Did you know? Broccoli, that intensely green vegetable with florets like little trees, is basically a man-made vegetable. Plant scientists and breeders developed broccoli by intensive breeding and crossbreeding of cabbage and other cruciferous crops.
A single variety, originally grown in the Italian Province of Calabria, was eventually given the name Calabrese and became world famous. You can still find seeds for this strain among heirloom seed collectors and sellers. Broccoli’s common name, however, comes from the Latin word ‘brachium,” which means branch or arm.
- Broccoli has been grown in America’s gardens for about 200 years.
- The first broccoli grown commercially was harvested in New York.
- Growers planted the first California Central Valley crops in the 1920s.
- By 1925, the broccoli market had taken off, and health professionals touted it for its anti-cancer nutrients. These nutrients are shared by other cruciferous vegetables like bok choy, Brussels sprouts, cabbage, cauliflower, and kale.
- Consumption of broccoli has jumped almost 950 percent during the last 25 years, and for excellent reasons. Broccoli contains Vitamin A, Vitamin C, potassium, folascin, iron, and fiber.
- Broccoli is also loaded with calcium and a number of seriously nourishing phytochemicals, including beta-carotene, indoles, and isothiocyanates. For those who missed the lecture, phytochemicals prevent cancer-causing substances from forming and getting to target cells.
- Heads of broccoli actually signal shoppers how ripe and healthy they are. Dark green overall is the best color, but florets can span the color range from dark green to purplish, even bluish green. These florets contain more beta-carotene and vitamin C than paler or yellow-fading- to-white ones.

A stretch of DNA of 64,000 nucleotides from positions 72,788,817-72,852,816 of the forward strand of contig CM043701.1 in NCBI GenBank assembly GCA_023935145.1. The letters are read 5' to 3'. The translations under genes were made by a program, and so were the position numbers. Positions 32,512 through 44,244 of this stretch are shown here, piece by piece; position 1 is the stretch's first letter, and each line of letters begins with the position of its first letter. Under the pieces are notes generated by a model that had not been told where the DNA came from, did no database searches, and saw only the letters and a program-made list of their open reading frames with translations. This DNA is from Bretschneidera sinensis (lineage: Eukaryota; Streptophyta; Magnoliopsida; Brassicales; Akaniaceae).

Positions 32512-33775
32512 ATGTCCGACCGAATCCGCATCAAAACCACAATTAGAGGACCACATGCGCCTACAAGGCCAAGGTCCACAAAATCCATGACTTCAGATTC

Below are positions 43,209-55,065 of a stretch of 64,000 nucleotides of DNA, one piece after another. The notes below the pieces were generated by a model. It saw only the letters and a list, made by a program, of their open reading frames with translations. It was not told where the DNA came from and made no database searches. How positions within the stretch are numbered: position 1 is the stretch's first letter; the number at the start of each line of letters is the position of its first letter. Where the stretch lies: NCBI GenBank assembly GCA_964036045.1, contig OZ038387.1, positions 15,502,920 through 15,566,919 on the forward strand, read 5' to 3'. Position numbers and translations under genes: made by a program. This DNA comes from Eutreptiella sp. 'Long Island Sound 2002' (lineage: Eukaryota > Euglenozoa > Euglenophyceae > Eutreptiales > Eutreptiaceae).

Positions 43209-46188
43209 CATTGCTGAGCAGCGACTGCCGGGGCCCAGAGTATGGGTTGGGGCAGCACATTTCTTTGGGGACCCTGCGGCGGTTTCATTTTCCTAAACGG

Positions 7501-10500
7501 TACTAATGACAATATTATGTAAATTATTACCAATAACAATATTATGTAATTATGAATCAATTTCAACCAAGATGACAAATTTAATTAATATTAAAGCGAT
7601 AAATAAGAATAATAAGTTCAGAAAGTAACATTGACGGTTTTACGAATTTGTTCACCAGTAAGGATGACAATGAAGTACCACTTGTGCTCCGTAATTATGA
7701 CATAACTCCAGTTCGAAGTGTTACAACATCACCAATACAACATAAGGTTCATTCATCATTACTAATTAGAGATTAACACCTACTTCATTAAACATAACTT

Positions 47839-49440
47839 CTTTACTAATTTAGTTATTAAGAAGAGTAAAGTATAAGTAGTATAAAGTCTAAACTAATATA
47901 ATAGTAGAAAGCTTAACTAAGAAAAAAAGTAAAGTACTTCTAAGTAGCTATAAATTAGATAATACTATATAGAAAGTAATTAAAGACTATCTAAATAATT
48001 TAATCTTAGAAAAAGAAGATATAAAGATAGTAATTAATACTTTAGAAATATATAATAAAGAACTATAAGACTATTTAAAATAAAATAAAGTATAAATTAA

- Broccoli also contains soluble and non-soluble fibers, both needed by a healthy body. It also contains the flavonoid kaempferol, which in addition to fighting cancer helps prevent heart disease and slow the onset of Type 2 diabetes.
- When shopping, ignore rubbery stalks, open, flowering, discolored florets, and tough, wood stems. Left on the counter or in the crisper for a day or more, it may begin to exhibit symptoms like yellow flowering, wilting, and increasing tough stems.
- In the debate of fresh vs. frozen, there is no real winner. Flash-freeze packaging producers cut off the woody stems, leaving more of the nutritious part of broccoli for your family’s eating pleasure. On the flip side, the frozen product contains twice as much sodium as fresh-picked.
The best way to cook broccoli is inside a steamer. These aluminum ‘bowls’ made of many slats of welded metal with a handle look like imaginative umbrellas for elves. When used properly, they deliver broccoli so perfectly steamed that each part is succulent and tender.
Americans are runners-up in the spinach-eating game, but when it comes to broccoli, China is number 1. After all, you couldn’t call their most famous dish beef and spinach, could you?
In Arizona, where broccoli is a major crop, revenues of more than 40 million plump up the state’s economy while providing yet another green superfood for you and your family! FillYourPlate, an online directory of Arizona retail farmers and ranchers, says broccoli is ready to harvest in Arizona all through the winter and spring, from October through March.
Go to FillYourPlate. Choose a source. Get it fresh, make a tangy, low-cal dip, add carrots for color, and vine-on tomatoes for their superb red and reliable sweetness. FillYourPlate also has some superb recipes.
Finally, invite friends and watch a pioneer movie showing how immigrants arrived in America with their goats, sheep, cows, chickens, ducks, and paper packets of garden seed cherished more than gold.